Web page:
Some weeks ago, newspapers reported the case of a Dalit woman, Rima Singh, whose husband, Mukesh Kumar, had converted to Islam and taken the name of Muhammad Sadiq. The woman had recently been elected as a sarpanch on a reserved seat in a village in Uttar Pradesh and wanted to follow her husband and become a Muslim. However, if she did so, she would have to resign from her post, because, as the law stands today, Dalit Muslims, as well as Christians, are not considered Scheduled Castes (SCs) by the state. A bench of the Supreme Court issued a notice in response to the writ petition filed by the couple asking the Government of India to explain why Dalit Muslims are denied reservation benefits.
The continued denial by the state of SC status to Dalit Muslims and Dalit Christians despite consistent demands on the part of these communities is a patently anti-democratic and anti-secular stance and a gross violation of the fundamental principles of the Indian Constitution. Receiving official SC status is not simply to do with reserved government jobs and representation in state legislatures and Parliament, although these, too, are important. Dalit Muslim and Christian leaders point out that SC status brings various other benefits, which they are denied simply because of their religion. These include special development programmes, scholarships and hostels for students, reserved seats in educational institutions, special laws against atrocities on Dalits and so on, all of which do not apply to Dalit Muslims and Christians.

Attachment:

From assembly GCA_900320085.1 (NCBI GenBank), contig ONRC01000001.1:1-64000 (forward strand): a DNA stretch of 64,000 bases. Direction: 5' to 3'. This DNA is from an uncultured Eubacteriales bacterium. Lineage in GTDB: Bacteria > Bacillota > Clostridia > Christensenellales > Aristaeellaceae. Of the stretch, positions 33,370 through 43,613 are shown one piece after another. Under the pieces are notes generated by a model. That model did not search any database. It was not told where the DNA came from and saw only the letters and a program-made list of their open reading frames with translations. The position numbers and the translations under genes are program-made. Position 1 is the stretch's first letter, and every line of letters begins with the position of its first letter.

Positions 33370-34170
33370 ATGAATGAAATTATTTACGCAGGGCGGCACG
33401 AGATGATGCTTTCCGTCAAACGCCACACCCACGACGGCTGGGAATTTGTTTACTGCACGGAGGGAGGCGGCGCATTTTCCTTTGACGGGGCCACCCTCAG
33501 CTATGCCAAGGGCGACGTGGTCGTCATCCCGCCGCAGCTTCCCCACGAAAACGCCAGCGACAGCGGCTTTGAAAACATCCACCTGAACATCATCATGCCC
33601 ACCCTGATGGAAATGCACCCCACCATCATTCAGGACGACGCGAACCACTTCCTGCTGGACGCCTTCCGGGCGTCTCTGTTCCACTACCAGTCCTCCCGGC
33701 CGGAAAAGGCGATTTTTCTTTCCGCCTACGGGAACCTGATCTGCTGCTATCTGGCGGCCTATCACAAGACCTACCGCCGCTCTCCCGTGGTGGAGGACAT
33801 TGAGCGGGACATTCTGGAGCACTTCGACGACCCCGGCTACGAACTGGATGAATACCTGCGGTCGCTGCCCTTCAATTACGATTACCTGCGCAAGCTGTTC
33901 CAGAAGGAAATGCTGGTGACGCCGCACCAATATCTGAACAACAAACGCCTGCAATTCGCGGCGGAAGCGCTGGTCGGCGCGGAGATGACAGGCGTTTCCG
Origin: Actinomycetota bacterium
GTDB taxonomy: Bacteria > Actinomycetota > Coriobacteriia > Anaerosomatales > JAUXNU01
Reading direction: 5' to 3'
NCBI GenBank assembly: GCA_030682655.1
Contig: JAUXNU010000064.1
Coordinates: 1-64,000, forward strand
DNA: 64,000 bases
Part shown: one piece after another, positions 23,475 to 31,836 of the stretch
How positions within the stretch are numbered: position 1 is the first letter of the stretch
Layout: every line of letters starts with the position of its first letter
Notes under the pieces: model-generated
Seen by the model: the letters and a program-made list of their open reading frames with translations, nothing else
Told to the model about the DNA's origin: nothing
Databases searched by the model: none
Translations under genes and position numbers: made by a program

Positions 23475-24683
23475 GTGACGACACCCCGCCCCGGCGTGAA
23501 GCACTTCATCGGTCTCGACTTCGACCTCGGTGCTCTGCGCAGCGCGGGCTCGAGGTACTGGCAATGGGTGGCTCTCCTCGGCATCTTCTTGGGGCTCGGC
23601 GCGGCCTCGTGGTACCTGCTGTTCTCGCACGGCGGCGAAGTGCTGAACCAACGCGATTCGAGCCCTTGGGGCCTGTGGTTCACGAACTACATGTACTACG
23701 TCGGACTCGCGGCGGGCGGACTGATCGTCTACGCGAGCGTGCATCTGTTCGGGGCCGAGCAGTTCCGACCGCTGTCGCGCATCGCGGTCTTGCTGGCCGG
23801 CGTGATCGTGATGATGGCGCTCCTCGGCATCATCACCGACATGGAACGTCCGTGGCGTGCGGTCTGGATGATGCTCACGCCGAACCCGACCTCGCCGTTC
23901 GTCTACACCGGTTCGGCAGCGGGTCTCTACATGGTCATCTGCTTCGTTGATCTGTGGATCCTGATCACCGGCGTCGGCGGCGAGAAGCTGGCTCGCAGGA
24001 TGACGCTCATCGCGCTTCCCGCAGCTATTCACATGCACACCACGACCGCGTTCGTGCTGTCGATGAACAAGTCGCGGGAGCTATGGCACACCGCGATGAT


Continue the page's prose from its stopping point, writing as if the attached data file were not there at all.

In 1950, a Presidential Order was passed declaring that the status of Scheduled Caste for official purposes was applicable only to those Dalits who professed to b ‘Hindus'. Under pressure from Ambedkarite and Sikh organizations, this was later amended to include Dalits who profess Buddhism and Sikhism. The law restricting SC status to Dalits who profess the Hindu religion, and now Sikhism and Buddhism, has been critiqued by numerous Dalit ideologues, who argue that this is essentially a means to inflate Hindu numbers and create the notion of a Hindu majority, and, based on the logic of Hindu majoritarianism, to justify and strengthen the hegemony of the ‘upper' castes, who claim to be representatives of the all ‘Hindus'. They point out that, technically, all the major Hindu or Brahminical scriptures consider the Dalits as outcastes, outside the four-fold varna system, ranking below even the Shudras, and hence as non-Hindus. This argument is supported by the numerous references in the Brahminical scriptures to ‘Chandals', ‘Doms' and other such ‘low' castes, using extremely derogatory language to describe them. Hence, Dalit critics argue, technically, Dalits cannot be considered Hindus, and the rule that restricts SC status to those Dalits who claim to profess the Hindu religion is bad not only in law but also in theology.